1. Michael Mayer (TE – Notre Dame)

Not as flashy as some of the other tight ends in the class, but probably the safest and most well-rounded option, it would no longer be shocking if teams went with another tight end over Mayer, but I still consider it relatively unlikely. Mayer is a plug-and-play “Y.”

  1. Calijah Kancey (DL – Pittsburgh)

Few prospects stand out as much on tape as Kancey, but despite fellow Pitt alum Aaron Donald’s success in the pros, the fact remains that, generally speaking, teams look for more size in their three-techniques, so I’ll conservatively keep Kancey here for now.

  1. Nolan Smith (DE – Georgia)

Smith’s explosive Combine workout and strong interviews definitely put him back in the first-round conversation, but it’s possible some teams which favor bigger edge defenders may overlook him; he’ll likely get more attention from teams seeking a “Leo” type.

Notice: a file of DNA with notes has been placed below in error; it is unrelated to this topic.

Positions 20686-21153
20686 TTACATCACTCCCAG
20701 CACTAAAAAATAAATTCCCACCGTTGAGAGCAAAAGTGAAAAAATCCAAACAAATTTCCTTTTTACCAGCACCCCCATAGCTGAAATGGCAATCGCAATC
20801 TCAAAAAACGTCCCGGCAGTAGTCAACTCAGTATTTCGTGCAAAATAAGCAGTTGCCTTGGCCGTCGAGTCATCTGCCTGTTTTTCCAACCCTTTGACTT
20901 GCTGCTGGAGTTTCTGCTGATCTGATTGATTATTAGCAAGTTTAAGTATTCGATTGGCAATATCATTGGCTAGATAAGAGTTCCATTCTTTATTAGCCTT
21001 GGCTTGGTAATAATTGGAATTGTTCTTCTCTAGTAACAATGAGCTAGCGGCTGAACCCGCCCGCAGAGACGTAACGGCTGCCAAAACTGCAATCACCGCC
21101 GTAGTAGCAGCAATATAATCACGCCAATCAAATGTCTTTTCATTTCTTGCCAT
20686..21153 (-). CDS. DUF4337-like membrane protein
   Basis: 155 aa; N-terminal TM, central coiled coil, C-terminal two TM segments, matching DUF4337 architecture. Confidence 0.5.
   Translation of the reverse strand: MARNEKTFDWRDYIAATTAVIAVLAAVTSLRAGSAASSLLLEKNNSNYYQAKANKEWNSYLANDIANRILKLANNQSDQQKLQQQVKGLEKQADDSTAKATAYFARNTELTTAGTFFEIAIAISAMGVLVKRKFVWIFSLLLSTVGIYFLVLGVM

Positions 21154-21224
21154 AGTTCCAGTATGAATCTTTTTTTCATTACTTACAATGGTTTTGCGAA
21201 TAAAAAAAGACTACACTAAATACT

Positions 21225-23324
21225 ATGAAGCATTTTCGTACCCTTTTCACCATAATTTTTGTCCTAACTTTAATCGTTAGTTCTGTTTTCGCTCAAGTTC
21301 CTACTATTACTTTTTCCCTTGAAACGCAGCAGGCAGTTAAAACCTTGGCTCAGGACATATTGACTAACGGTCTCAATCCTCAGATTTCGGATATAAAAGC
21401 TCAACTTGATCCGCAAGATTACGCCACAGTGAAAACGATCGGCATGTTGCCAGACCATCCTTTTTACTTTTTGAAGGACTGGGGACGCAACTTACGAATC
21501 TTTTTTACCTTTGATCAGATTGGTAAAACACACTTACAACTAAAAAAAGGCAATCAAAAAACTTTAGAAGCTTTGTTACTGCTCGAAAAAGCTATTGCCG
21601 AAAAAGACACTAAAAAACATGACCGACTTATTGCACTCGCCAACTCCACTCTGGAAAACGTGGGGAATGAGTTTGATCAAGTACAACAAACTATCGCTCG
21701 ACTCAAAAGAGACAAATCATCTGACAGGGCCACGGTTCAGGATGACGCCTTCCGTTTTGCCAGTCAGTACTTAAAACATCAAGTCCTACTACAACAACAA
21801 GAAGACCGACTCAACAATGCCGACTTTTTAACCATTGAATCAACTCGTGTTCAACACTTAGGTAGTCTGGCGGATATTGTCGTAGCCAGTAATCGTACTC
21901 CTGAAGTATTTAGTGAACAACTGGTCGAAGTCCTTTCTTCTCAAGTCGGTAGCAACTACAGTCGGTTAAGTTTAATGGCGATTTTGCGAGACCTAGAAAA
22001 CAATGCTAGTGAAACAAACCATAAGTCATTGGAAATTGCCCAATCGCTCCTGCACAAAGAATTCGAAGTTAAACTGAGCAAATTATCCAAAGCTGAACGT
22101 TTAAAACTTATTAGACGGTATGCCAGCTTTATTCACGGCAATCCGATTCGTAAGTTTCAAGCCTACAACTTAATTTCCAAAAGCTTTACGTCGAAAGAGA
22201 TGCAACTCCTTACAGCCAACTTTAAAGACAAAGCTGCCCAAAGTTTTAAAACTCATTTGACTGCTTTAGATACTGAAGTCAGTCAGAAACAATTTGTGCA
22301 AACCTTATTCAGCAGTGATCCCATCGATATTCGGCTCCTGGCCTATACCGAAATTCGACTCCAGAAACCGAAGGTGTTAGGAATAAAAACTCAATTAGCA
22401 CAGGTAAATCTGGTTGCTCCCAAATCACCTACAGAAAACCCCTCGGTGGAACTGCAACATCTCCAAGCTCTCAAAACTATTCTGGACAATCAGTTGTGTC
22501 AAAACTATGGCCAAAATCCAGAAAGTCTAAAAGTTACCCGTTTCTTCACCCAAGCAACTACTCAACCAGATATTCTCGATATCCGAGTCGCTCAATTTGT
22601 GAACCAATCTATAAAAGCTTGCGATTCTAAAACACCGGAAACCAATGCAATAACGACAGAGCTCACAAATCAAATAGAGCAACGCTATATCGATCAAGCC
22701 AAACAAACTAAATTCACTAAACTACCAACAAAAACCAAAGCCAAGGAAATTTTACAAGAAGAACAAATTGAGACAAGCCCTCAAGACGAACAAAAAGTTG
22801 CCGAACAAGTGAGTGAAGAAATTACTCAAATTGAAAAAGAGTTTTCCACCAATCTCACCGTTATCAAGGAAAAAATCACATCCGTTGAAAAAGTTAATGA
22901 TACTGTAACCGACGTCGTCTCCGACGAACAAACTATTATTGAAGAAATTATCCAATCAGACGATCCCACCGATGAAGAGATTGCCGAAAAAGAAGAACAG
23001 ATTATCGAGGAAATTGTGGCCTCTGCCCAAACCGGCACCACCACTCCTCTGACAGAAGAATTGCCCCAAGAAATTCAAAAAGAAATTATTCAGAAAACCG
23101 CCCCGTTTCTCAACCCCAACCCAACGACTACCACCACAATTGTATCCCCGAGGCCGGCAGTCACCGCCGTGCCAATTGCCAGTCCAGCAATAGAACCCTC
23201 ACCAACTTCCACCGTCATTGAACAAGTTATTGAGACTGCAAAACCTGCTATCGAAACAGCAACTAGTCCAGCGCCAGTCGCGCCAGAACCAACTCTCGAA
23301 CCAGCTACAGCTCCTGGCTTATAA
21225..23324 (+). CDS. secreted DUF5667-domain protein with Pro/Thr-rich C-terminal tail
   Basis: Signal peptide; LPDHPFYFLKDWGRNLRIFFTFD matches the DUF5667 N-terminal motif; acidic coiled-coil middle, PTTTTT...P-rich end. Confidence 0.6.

1. Jordan Addison (WR – Southern California)

Addison’s athletic testing was decent, but measuring in as one of the thinnest receivers in the class, with some of the shortest arms and smallest hands, may have caused him to fall behind Quentin Johnston and Jaxon Smith-Njigba, with who he was neck-and-neck with before.

  1. Dawand Jones (OT – Ohio St.)

Jones’ highly-impressive tape had me viewing him as a potential first-round pick for some time, and his unreal measurements (6’8″, 374 pounds with arms nearly 36.5″ long), combined with excellent flexibility and footwork for his size, should have him there now.

  1. Dalton Kincaid (TE – Utah)

There’s a growing contingent of those who believe Kincaid should be selected ahead of Michael Mayer and the other two tight ends who are receiving at least some first-round hype (Luke Musgrave and Darnell Washington); he may have the smoothest receiving skills.